Featured Book of the Week
We Set The Dark On Fire by Tehlor Kay Meija
At the Medio School for Girls, distinguished young women are trained for one of two roles in their polarized society. Depending on her specialization, a graduate will one day run a husband’s household or raise his children. Both paths promise a life of comfort and luxury, far from the frequent political uprisings of the lower class.
Daniela Vargas is the school’s top student, but her pedigree is a lie. She must keep the truth hidden or be sent back to the fringes of society.
And school couldn’t prepare her for the difficult choices she must make after graduation, especially when she is asked to spy for a resistance group desperately fighting to bring equality to Medio.
Will Dani cling to the privilege her parents fought to win for her, or will she give up everything she’s strived for in pursuit of a free Medio—and a chance at love?
Dia de los Muertos (Day of the Dead) Celebration 2019
Mrs. Penn and Miss Rak from the Library Media Center hosted a Dia de los Meurtos (Day of the Dead) celebration. Several stations were set up around the LMC that included a variety of paper crafts focused on calacas (skeletons), poetry activities, a butterfly migration interactive website and a themed bingo game. The featured work of Mexican artist Jose Guadalupe Pasada with skulls and skeletons became associated with Dia de los Muertos after a public works mural by Diego Rivera included La Catrina, a highly recongized figure in Mexican tradition.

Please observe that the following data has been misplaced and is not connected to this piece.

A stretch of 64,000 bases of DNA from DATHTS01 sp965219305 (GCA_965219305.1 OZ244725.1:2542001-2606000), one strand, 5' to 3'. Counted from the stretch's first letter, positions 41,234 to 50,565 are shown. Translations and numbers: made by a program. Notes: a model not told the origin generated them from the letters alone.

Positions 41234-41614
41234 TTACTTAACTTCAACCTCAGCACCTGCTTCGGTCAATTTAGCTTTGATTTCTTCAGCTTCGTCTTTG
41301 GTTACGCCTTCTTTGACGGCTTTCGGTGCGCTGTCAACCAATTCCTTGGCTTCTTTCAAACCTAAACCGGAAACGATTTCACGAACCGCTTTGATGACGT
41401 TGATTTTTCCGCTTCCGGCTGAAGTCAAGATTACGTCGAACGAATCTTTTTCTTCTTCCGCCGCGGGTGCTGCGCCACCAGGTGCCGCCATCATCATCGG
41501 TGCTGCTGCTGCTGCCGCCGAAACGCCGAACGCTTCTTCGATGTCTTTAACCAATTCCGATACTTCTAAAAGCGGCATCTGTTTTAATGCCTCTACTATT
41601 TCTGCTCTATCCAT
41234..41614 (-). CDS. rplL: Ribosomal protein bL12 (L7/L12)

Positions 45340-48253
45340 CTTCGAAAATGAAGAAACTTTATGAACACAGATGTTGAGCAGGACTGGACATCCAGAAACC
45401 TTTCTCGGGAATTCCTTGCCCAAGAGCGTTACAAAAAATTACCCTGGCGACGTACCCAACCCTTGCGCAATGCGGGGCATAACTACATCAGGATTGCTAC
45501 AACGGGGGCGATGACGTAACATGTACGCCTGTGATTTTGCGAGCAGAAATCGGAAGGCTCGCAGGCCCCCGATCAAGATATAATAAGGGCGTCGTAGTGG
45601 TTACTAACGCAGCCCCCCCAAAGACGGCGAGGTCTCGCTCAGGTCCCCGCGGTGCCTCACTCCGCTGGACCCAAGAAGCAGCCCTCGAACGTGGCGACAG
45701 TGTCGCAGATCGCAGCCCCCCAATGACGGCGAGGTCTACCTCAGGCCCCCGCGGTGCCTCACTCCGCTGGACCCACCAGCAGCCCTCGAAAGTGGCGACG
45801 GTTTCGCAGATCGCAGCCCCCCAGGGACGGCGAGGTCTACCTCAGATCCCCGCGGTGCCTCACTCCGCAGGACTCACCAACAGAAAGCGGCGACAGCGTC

A food station provided samples of traditional Mexican foods, including pan de muerto (bread of the dead), leche quemada (translates to "burnt milk," but tastes like a caramel/butterscotch blend candy), and agua jamaica (a hibiscus tea spiced with brown sugar, cinnamon, and cloves).
The ofrenda (altar) station was an example of a Dia de los Muertos altar dedicated to deceased loved ones. It typically is made up of pictures of the deceased, sugar skulls, marigold flowers, foods that the deceased enjoyed, and other decorations. Maggie, a student volunteer, provided an explanation of its meaning to students.
Sugar skulls (calaveras), made of sugar, meringue powder, and water, represent departed souls. Typically, the names of the deceased are inscribed on the forehead, decorated, and placed on the ofrenda as another offering to those who have passed on. They're a type of traditional folk art that has expanded to be more well-recognized in popular culture.
The afternoon assembly was presented by Amor and Heritage and featured dancers, storytelling, percussion instruments and a dance lesson for all.